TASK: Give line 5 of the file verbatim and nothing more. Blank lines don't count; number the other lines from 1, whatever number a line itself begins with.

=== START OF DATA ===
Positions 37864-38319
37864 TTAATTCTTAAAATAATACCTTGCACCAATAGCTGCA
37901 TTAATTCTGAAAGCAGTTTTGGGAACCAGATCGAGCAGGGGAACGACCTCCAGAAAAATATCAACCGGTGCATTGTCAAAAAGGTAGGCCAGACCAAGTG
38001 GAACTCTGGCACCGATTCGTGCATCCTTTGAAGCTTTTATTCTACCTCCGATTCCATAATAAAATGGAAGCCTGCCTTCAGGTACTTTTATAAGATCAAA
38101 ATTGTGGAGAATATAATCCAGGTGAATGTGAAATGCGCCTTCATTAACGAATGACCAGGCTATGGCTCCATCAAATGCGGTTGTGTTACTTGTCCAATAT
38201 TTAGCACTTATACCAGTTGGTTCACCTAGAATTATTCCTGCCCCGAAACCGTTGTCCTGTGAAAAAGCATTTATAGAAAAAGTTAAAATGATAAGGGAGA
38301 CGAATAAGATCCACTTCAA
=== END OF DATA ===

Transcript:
38101 ATTGTGGAGAATATAATCCAGGTGAATGTGAAATGCGCCTTCATTAACGAATGACCAGGCTATGGCTCCATCAAATGCGGTTGTGTTACTTGTCCAATAT